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Week Ahead Outlok -- Utilities, Telecom, Panama, Indonesia

|Includes:DIA, IWM, QQQ, SPDR S&P 500 Trust ETF (SPY), SPY, VXX, VXZ
Friday’s mostly-bullish session wasn’t enough to bring stocks back into the black for the week. The Dow was the only index to close at a level significantly higher than the prior Friday’s level (+0.8%), while the NASDAQ Composite ended in the red on a weekly basis (-0.18%). The Dow was basically flat.

More importantly, all the major indices failed – once again – to reach above their respective ceilings. The longer the bulls wait, the tougher it becomes to hold the market up. More details are below.

The Bigger Picture

Economically speaking, consumers, employers, and businesses did their part to help the market…. for the most part. Consumer credit levels didn’t shrink as much as originally expected (though they still shrank), retail sales were better than October’s (surprise surprise), the employment scenario got a hair better, and inventories grew instead of shrinking (which is a mixed message). The numbers are still in the ‘less bad’ area, but it beats the alternative. Take a look.

That said, the exhausted market needs something special from the economy if it’s going to move higher directly from here. The rise between March and October was founded on ever-improving economic numbers. Now that the year-over-year and month-over-month numbers are just so-so, the momentum has clearly faded. That’s why the indices are still roughly where they were about two months ago.

That’s the bigger picture anyway, but what about the near-term?


S&P 500

The SPX remains one of the most interesting and more telling market barometers we keep tabs on. The support and resistance arcs (red) we brought up more than a month ago now? They’re still in play. The upper one’s still at 1119, where the S&P 500 peaked two weeks ago. The lower one’s at 1040, where we expect the SPX to ultimately revisit before finally punching above the ceiling.

Normally, the CBOE Volatility Index might help us get a feel for where things are headed. After its peak in early November though – at the upper 20-day Bollinger band – we’ve just watched the VIX wind its way into a very narrow support/resistance zone.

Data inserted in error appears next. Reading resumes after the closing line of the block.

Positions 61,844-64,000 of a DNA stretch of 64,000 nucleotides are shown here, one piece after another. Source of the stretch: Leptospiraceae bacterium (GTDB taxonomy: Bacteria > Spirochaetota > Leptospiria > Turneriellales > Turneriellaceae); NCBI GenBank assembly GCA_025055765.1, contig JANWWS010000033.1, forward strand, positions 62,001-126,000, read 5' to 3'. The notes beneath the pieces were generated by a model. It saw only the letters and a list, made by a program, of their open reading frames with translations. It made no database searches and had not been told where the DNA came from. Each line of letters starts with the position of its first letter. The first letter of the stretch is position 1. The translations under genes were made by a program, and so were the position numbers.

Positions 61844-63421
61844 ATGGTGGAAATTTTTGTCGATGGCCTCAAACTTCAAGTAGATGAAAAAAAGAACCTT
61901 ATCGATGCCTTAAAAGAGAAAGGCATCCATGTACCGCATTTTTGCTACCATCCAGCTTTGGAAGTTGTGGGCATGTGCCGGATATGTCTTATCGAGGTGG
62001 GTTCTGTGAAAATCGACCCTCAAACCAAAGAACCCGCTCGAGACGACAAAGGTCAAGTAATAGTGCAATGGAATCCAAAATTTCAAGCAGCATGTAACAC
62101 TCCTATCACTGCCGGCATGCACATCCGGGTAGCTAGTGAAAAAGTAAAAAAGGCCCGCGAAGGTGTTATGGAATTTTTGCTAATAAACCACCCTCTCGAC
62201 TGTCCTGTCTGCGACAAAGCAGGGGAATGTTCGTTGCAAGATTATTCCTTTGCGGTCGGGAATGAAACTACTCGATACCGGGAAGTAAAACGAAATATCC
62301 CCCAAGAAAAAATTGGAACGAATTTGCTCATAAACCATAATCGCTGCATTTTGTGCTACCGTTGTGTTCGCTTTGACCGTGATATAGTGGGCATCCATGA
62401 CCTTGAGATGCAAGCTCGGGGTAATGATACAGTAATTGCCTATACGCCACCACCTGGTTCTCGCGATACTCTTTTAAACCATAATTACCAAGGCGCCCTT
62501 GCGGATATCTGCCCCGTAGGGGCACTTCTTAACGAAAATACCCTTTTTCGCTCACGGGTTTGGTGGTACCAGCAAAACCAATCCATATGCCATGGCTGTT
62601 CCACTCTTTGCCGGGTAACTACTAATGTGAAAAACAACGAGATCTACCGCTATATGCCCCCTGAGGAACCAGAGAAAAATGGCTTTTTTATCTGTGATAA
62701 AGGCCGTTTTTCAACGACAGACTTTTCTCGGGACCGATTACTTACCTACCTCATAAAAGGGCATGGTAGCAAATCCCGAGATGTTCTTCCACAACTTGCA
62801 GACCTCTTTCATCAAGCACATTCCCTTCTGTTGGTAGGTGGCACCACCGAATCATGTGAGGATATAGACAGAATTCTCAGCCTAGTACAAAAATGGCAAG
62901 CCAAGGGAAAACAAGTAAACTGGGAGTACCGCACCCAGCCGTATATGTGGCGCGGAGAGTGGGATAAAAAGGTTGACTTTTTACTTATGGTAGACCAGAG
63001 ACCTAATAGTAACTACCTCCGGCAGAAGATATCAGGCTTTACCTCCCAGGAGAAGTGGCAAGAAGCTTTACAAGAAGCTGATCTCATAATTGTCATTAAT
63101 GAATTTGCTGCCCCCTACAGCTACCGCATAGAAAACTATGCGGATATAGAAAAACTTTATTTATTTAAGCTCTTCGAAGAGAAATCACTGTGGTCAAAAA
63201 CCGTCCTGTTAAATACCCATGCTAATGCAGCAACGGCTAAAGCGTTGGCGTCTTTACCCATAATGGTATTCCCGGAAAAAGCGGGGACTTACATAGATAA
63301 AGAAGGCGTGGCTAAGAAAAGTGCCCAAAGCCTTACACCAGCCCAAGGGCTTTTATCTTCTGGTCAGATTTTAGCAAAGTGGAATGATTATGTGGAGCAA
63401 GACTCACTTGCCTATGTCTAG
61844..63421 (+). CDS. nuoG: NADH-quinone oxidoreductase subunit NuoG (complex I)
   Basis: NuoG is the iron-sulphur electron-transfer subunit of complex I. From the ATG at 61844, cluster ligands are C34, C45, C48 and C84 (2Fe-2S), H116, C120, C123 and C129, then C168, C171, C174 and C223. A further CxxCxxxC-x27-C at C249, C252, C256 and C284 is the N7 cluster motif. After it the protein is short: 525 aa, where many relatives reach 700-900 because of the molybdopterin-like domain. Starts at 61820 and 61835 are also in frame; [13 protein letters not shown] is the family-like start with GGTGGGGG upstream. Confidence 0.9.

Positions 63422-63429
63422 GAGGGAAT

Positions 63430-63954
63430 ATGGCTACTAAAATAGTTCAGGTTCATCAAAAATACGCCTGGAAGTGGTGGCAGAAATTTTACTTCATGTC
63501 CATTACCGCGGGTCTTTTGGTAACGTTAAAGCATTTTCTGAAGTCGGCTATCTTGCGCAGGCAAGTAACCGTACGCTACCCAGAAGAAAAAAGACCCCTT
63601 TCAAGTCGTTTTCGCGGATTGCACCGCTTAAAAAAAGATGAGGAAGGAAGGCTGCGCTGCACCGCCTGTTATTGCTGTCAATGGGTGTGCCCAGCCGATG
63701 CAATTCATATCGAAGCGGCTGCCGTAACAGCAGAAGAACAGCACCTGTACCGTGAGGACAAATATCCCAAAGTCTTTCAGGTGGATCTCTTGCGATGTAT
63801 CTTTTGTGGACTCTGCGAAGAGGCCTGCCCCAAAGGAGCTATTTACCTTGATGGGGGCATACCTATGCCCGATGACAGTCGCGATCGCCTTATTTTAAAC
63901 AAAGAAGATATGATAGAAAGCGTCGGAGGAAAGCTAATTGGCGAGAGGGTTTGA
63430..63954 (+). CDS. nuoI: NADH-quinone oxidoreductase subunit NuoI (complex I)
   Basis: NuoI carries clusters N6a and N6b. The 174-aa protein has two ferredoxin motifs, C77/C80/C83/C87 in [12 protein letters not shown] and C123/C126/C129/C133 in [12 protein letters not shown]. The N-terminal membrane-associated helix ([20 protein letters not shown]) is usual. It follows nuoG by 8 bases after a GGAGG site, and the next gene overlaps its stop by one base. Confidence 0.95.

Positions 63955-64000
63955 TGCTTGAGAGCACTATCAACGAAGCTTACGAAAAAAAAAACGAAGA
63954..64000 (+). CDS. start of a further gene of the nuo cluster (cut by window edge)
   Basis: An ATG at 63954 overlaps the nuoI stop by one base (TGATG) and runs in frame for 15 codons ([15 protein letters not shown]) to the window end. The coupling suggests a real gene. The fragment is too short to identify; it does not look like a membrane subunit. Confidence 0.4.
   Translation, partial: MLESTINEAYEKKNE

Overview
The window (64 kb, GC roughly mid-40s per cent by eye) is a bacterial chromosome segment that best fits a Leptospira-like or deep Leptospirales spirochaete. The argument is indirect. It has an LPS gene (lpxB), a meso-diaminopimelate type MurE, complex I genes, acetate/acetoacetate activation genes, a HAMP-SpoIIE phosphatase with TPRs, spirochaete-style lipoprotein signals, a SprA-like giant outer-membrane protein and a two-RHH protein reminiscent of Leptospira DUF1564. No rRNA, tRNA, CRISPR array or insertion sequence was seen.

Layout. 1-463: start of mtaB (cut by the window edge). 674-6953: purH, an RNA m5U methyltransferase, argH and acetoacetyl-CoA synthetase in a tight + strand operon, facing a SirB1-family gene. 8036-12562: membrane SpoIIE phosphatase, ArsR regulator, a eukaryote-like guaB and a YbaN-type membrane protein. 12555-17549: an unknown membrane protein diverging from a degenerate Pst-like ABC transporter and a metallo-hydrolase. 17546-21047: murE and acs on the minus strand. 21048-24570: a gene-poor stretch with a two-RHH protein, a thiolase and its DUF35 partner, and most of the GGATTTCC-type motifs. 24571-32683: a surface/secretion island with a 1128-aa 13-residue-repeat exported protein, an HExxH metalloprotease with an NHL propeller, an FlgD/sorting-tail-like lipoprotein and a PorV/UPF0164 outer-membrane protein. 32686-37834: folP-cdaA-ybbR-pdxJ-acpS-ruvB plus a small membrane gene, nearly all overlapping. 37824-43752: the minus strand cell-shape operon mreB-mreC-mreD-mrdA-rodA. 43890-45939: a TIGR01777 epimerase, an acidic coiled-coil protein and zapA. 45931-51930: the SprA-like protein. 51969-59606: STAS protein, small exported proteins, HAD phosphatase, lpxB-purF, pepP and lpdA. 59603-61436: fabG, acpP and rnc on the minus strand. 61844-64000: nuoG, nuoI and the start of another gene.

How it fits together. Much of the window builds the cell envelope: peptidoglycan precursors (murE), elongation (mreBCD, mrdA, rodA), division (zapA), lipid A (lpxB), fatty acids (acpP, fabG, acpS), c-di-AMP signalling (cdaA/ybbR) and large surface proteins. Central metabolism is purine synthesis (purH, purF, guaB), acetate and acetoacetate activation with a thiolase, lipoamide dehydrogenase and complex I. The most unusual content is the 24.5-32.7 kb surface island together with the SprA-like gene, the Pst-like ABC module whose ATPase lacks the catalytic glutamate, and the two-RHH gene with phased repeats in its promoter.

We’re still using the Bollinger bands at 20.0 and 24.5 as support and resistance levels, and as you can see, they’re closing in on the VIX fast (yet neither’s been touched since early November). The constriction should ultimately act as a slingshot when the time comes. Right now though, even the VIX is hung up.

On the other hand, take a step back and look at multi-month view…slowly but surely, the momentum is waning for the market, and the VIX is not pushing lower any more. It hasn’t meant anything yet, but it’s a major, subtle shift. We’ll be looking at that more in the future, we’re sure.


Dow Jones Industrial Average

There’s not a lot more to add about the Dow that we didn’t say about the S&P 500, except this – horizontal resistance around 10,540. That was the high point two weeks ago, and not even last week’s high. It was also the peak area from three weeks ago. Three weeks of the same basic problem? Yeah, we can call it a ceiling. Until that level’s broken, there’s nothing to get excited about here.

On the flipside, the Dow Jones Industrial Average still has rising support at 9970 to look forward to.


Emerging Sectors, Regions

Normally from one week to the next, it’s not unusual to see different sectors or different geopolitical markets do better than others. Most of the time, the relative leadership is temporary and meaningless. This past week though, a handful of trends emerged that can no longer be dismissed as just a little volatility.

On the sector front, the only two groups that did any good at all last week were utilities and telecom. As is just so happens, those are also the only two groups with decent returns for the last four weeks. Oh, and those two sectors are by far the worst performers – in a huge way – over the last 52 weeks.

If it were just one or even two of those tidbits, it may mean nothing. To see such a (1) drastic, (2) persistent, and (3) against-the-grain turn of fortune though, we have to consider this a major sector rotation that could yield trade-worthy trends. Utilities and telecom have a ton of room to play ‘catch up’.


As for regions, it’s time to tap into Indonesia and Panama… and perhaps Chile. They all lead the regional race over the last one-week, one-month, and three-month timeframes. Other leaders for one or two timeframes are peppered in, but these three areas are consistently in the top five for all the near-term timeframes.

Good luck finding a way to invest in Panama… no ETFs, and very few stocks. There are a variety of liquid investment venues for Chile and Indonesia though.


Trade Well,
Price Headley

Disclosure: No positions.